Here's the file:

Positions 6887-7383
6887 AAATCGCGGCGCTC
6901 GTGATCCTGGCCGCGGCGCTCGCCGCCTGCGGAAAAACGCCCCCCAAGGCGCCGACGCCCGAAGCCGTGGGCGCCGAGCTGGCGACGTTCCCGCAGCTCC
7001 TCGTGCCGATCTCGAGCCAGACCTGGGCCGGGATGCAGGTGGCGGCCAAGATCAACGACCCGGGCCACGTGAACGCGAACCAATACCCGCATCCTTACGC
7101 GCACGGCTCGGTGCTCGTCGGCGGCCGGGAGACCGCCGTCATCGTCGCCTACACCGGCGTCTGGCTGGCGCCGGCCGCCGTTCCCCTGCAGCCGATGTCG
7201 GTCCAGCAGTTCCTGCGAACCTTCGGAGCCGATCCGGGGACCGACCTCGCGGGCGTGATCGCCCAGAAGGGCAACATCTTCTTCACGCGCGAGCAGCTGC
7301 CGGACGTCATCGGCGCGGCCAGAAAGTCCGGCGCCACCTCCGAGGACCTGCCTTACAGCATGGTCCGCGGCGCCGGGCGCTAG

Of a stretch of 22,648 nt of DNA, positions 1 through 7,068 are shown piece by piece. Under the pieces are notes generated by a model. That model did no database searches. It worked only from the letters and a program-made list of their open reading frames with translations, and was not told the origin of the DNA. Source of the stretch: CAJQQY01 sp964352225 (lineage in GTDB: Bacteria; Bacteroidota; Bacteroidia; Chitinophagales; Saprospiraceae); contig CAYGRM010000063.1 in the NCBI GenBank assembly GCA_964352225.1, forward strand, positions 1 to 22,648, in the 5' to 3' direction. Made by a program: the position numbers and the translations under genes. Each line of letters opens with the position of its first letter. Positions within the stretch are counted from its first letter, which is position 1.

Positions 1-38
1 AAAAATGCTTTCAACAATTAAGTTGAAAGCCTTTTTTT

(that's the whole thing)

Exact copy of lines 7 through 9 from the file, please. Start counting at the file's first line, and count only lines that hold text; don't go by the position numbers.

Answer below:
7301 CGGACGTCATCGGCGCGGCCAGAAAGTCCGGCGCCACCTCCGAGGACCTGCCTTACAGCATGGTCCGCGGCGCCGGGCGCTAG

Of a stretch of 22,648 nt of DNA, positions 1 through 7,068 are shown piece by piece. Under the pieces are notes generated by a model. That model did no database searches. It worked only from the letters and a program-made list of their open reading frames with translations, and was not told the origin of the DNA. Source of the stretch: CAJQQY01 sp964352225 (lineage in GTDB: Bacteria; Bacteroidota; Bacteroidia; Chitinophagales; Saprospiraceae); contig CAYGRM010000063.1 in the NCBI GenBank assembly GCA_964352225.1, forward strand, positions 1 to 22,648, in the 5' to 3' direction. Made by a program: the position numbers and the translations under genes. Each line of letters opens with the position of its first letter. Positions within the stretch are counted from its first letter, which is position 1.

Positions 1-38